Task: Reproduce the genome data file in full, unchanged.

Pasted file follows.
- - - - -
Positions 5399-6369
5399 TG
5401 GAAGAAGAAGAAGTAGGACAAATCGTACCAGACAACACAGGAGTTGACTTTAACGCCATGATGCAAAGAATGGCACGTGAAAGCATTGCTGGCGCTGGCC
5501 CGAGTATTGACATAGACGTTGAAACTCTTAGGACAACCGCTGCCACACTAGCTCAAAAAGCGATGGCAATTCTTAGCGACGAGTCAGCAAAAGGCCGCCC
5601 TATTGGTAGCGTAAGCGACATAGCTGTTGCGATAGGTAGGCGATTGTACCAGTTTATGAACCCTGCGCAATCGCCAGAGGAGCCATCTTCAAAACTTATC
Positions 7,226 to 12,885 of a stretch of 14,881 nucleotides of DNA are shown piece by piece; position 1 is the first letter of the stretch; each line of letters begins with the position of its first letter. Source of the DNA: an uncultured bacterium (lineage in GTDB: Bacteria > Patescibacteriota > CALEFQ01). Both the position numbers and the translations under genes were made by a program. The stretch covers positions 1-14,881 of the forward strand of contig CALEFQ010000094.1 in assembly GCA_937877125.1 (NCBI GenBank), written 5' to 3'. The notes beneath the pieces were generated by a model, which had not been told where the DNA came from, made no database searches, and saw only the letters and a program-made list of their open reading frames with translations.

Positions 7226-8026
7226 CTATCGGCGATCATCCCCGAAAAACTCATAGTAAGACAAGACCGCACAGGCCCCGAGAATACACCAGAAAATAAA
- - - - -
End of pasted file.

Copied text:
Positions 5399-6369
5399 TG
5401 GAAGAAGAAGAAGTAGGACAAATCGTACCAGACAACACAGGAGTTGACTTTAACGCCATGATGCAAAGAATGGCACGTGAAAGCATTGCTGGCGCTGGCC
5501 CGAGTATTGACATAGACGTTGAAACTCTTAGGACAACCGCTGCCACACTAGCTCAAAAAGCGATGGCAATTCTTAGCGACGAGTCAGCAAAAGGCCGCCC
5601 TATTGGTAGCGTAAGCGACATAGCTGTTGCGATAGGTAGGCGATTGTACCAGTTTATGAACCCTGCGCAATCGCCAGAGGAGCCATCTTCAAAACTTATC
Positions 7,226 to 12,885 of a stretch of 14,881 nucleotides of DNA are shown piece by piece; position 1 is the first letter of the stretch; each line of letters begins with the position of its first letter. Source of the DNA: an uncultured bacterium (lineage in GTDB: Bacteria > Patescibacteriota > CALEFQ01). Both the position numbers and the translations under genes were made by a program. The stretch covers positions 1-14,881 of the forward strand of contig CALEFQ010000094.1 in assembly GCA_937877125.1 (NCBI GenBank), written 5' to 3'. The notes beneath the pieces were generated by a model, which had not been told where the DNA came from, made no database searches, and saw only the letters and a program-made list of their open reading frames with translations.

Positions 7226-8026
7226 CTATCGGCGATCATCCCCGAAAAACTCATAGTAAGACAAGACCGCACAGGCCCCGAGAATACACCAGAAAATAAA